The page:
Two time Olympic rowing champion Hamish Bond is returning to the water after spending the last two years competing in cycling.
Hamish Bond competing at the 2012 new zealand rowing championships. Photo: Anne Woolliams / Wikimedia commons
Bond has been named in Rowing New Zealand's Summer Squad training programme.
After switching to the bike in 2017, Bond won a bronze medal at the Gold Coast Commonwealth Games in 2018 and more recently a national record in the individual pursuit.
The 33-year-old is vying for selection into the men's eight crew in early April, with his eyes set on Tokyo 2020 in the boat
"When I stepped away from rowing after the Rio Olympics in 2016, I had achieved everything I set out to in the men's pair," Bond said.
"After two years away from the sport I have come to the decision that there are more things I would like to achieve in rowing before my time is done. At any level, the men's and women's eights are the most exciting events in the sport, and representing New Zealand in a bigger crew has become a challenge and opportunity I can't ignore.''
Rowing NZ chief executive Simon Peterson said Bond's past achievements rowing and more recently in cycling were proof enough that his natural talents and hunger for success were an unstoppable force.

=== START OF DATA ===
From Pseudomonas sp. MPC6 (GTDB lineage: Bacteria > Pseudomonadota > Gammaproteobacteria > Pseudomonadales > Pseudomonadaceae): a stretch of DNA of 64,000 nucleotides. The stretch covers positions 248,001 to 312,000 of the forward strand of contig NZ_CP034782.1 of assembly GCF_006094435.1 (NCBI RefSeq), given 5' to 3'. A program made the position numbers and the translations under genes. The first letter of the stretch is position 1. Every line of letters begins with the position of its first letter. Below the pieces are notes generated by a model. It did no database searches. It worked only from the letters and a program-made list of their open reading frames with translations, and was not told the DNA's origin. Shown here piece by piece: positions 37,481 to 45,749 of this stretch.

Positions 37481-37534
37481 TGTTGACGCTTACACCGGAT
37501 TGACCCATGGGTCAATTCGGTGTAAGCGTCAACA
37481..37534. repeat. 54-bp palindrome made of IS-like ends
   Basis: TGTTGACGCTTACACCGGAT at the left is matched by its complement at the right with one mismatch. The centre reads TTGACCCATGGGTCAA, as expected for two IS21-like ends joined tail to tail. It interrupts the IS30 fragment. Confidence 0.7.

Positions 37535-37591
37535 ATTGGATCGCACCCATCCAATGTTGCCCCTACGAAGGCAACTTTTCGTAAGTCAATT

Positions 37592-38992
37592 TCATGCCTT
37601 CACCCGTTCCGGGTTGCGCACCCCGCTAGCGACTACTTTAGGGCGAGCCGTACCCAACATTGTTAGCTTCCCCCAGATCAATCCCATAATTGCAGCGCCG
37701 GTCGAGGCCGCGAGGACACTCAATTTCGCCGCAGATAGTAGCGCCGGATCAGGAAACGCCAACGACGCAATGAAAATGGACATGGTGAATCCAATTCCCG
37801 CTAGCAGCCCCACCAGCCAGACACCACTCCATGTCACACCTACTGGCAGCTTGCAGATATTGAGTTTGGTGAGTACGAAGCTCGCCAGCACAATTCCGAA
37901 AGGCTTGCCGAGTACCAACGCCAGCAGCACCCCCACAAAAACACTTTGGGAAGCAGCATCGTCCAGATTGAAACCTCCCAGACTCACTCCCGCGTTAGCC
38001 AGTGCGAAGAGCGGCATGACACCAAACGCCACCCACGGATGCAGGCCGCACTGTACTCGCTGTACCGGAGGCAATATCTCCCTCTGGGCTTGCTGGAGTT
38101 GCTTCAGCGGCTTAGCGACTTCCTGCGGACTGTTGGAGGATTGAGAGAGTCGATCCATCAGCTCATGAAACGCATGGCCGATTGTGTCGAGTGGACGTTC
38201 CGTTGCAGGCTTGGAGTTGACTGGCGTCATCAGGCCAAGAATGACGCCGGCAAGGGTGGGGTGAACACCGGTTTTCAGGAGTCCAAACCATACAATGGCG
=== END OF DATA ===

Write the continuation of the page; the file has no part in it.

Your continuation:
"We're obviously very happy to have Hamish return to the Rowing NZ programme and look forward to seeing him out on the water again."
Bond's previous rowing career includes Olympic Gold medals in 2012 and 2016, seven World Championships titles in the men's pair and men's coxed pair alongside Eric Murray and a World Championship title in the men's four.
Bond and Murray also claimed World Best Times in two boat classes - the men's pair and men's coxed pair - and both these times stand today.
Off the water, Bond and Murray won New Zealand's supreme Halberg Award on two occasions, and were appointed to the New Zealand Order of Merit for their services to rowing in 2013. In 2018 they were awarded rowing's most prestigious international award, the Thomas Keller Medal.